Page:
The Kaziranga National Park is a World Heritage Site, where more than 75% of the world’s total population of the Great Indian One Horned Rhinoceros can be found. It lies on the southern bank of the Brahmaputra River and is one of the oldest parks of Assam. Besides rhinos, the Asiatic Water Buffalo numbering over 1200, elephants over 1000, tigers more than 81, Swamp deer, Barking deer and Hog deer can be seen. About 400 species of birds are found in Kaziranga National Park. Swamp Francolin, Kalij Pheasant, Greylag Goose, Gadwall, Eurasian Wigeon, Mallard, Northern Shoveller, Northern Pintail, Streak Throated Woodpecker, Bay Woodpecker, Oriental Pied Hornbill, Great Hornbill, Osprey, Palas’s Fish Eagle, Changeable Hawk Eagle, Pied Falconets, Lesser Adjutant Stork, Greater Adjutant Stork, Black necked Stork, Grey-headed Lapwing, Indian White Backed Vulture, Long Billed Vulture, along with a large number of Spotted Billed Pelicans can be seen. Sighting is excellent and is always a great experience. The specialties here are the blue napped pitta among a host of eagles and waterfowl.
The Kaziranga Orchid Park cum Biodiversity Conservation Centre is spread across 16 bighas of land. It also has a photo gallery of 500 orchids, a greenhouse, lakes with boating and angling facilities and small tree-houses, among other attractions. The basic purpose of opening this park was to conserve local varieties of orchids, flowers, fruits, fish and also to spread cultural awareness knowledge . Those visiting the park will also be able to taste juices of local fruits, pithas (local cakes) and enjoy Borgeet and Xattriya dance performances as well. Experts have been involved to give shape to the park. Khonjit Gogoi, a teacher who has been preserving orchids for the past 20 years pitched in to shape the park. As did Mahan Bora, a farmer, with his 10-year experience in collecting paddy varieties, Kunti Bora, an expert in medicinal plants, who helped in opening a medicinal plants sales counter, Bihu expert, Dhaneswar Saikia who showcases the original Bihu dance forms and music while Xattriya expert, Biplob Baruah for Xattriya dance training
Note: The park remains open from 1st Nov to 30th April only.
We spent the full day exploring the beautiful forests and grasslands of the National Park with morning 01 Elephant Safari (Optional) followed by 01 Jeep Safari post breakfast. Post lunch enjoy another Jeep Safari. Overnight at the hotel.
Approximately 45 mins duration 05.15to 06.15 , 06.15 to 07.15
Elephant safari for foreign nationals are held only on Kaziranga Range, Kohora (Central Range) Allocation of elephant riding seats and timings are regulated by the forest department, Kaziranga National Park, Government of Assam. The tickets for the same are issued only on the previous evening of the ride after 7:30 PM. subject to availability.
It starts very early in the morning and continues for approx 45 minutes. It is the best way to explore the wide variety of wildlife in Kaziranga National Park. The park is covered by elephant grass which is very high and so the view from elephant back is perfect! During the course of the safari one can see herds of Indian Elephants, One-horned Rhinoceros at a very close distance. This proximity to wild animals in Kaziranga National Park makes the trip memorable and thrilling. The elephant safari takes place in the central range of the park and one gets good views of the rhino while traversing through its terrain of swamps and tall grass. It is also great for early morning photography of rhinos in the mist. There are good chances of seeing the Bengal Florican from elephant back.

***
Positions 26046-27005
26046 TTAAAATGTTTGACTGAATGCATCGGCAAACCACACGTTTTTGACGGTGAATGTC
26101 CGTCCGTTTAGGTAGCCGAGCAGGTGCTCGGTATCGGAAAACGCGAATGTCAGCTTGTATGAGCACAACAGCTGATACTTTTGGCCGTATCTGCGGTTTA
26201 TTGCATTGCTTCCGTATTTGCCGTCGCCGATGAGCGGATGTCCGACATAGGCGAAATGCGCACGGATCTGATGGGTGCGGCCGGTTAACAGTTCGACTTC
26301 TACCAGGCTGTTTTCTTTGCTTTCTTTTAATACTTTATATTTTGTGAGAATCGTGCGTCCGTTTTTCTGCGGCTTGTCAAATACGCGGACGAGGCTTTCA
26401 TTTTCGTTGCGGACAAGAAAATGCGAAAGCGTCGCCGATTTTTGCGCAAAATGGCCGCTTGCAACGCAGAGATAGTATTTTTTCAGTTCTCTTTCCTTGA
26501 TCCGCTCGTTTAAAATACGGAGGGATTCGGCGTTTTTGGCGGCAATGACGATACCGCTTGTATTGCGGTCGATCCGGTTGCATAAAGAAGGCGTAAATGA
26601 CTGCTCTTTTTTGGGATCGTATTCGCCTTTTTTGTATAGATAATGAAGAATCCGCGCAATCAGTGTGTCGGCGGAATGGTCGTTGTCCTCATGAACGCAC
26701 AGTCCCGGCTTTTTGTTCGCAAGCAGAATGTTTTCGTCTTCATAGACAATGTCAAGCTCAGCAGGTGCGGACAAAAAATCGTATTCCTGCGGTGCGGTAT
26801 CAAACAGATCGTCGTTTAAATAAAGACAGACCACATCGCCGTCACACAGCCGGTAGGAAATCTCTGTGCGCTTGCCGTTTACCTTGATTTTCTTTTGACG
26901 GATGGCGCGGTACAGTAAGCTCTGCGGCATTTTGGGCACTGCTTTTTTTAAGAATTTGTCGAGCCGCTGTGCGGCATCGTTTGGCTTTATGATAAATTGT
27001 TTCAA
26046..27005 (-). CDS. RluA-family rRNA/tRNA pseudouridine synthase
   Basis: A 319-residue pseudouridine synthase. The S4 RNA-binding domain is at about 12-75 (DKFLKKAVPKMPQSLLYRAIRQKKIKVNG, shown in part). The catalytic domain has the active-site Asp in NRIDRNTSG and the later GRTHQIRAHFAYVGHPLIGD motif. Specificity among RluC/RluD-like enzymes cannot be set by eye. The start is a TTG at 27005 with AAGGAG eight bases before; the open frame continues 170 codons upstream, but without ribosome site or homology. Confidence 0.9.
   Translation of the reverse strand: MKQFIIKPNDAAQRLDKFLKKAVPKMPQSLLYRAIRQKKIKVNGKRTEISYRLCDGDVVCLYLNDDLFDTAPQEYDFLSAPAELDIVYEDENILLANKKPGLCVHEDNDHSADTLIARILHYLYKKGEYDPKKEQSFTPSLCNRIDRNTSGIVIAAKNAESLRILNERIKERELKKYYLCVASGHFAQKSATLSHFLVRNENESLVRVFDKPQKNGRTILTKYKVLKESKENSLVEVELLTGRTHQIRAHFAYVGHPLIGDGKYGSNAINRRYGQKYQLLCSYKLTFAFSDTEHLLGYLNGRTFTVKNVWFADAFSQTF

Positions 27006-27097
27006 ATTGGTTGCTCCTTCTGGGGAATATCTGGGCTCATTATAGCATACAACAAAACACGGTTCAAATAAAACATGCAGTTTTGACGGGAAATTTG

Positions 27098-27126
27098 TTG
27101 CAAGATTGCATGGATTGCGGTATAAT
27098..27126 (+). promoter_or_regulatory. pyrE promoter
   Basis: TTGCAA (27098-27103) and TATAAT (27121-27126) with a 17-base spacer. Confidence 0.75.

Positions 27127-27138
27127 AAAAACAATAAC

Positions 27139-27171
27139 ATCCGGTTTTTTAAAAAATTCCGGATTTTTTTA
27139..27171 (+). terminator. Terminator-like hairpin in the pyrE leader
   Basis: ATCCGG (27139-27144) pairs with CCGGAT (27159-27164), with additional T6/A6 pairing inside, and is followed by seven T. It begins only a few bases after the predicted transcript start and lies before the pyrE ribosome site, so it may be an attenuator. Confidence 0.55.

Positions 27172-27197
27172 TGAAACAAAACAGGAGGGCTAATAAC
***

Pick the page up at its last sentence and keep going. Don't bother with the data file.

Forenoon: Entry time between 0730 to 1000 Hours. No entry after 1000 Hrs
Afternoon: Entry time between 1330 to 1500 Hours. No entry after 1500 Hrs.
Jeep Safaris are permitted on pre-defined tourist circuits within Kaziranga National Park- currently at the following four points. Each of these circuits takes about one and half to two and half hours (or even more depending upon interest of the tourists), subject to local range conditions and weather. Jeep Safari may be cancelled / curtailed due to any reason by the Park Authorities without prior notice.
1. Mihimukh in Central Range at Kohora
2. Bagori in Western Range at Bagori
3. Agaratoli in Eastern Range at Agaratoli
4. Ghorakati in Burapahar Range at Ghorakhati
The Central Range passes through the entire habitat spectrum from ox-bow lakes, savannah woodland to swamp forests. It is very good for mammal sightings as well as for birds (Blue-bearded Bee-eater, Great Hornbill, Rufous Woodpecker). While driving along the trail, one can see rows of Indian Roofed and Tent Turtles (Kachuga tecta and Kachuga tentoria). Water Monitors Varanus salvator are sometimes spotted in the beels.
The Eastern Range abounds in water birds such as bar-headed geese, falcated duck, grey-headed lapwing and spot-billed pelican (a colony of 200 pairs of this globally threatened species nesting on the Bombax trees can be found here).
The Western Range has the highest density of rhinos as this part of the park is swampier. It has grassland birds and raptors (swamp francolin, pallas's fish eagle etc ). Smooth Indian Otters ( Lutrogale perspicillata) can sometimes be seen fishing in it’s ox-bow lakes.
Post breakfast drive Jorhat/Dibrugarh/Guwahati airport to board flight for onward destination.
Kaziranga to Jorhat airport: 80 kms / 02 hrs
Kaziranga to Dibrugarh airport: 220 kms / 04 ½ hrs
Kaziranga to Guwahati airport: 220 kms / 04 ½ hrs (at Supplement cost)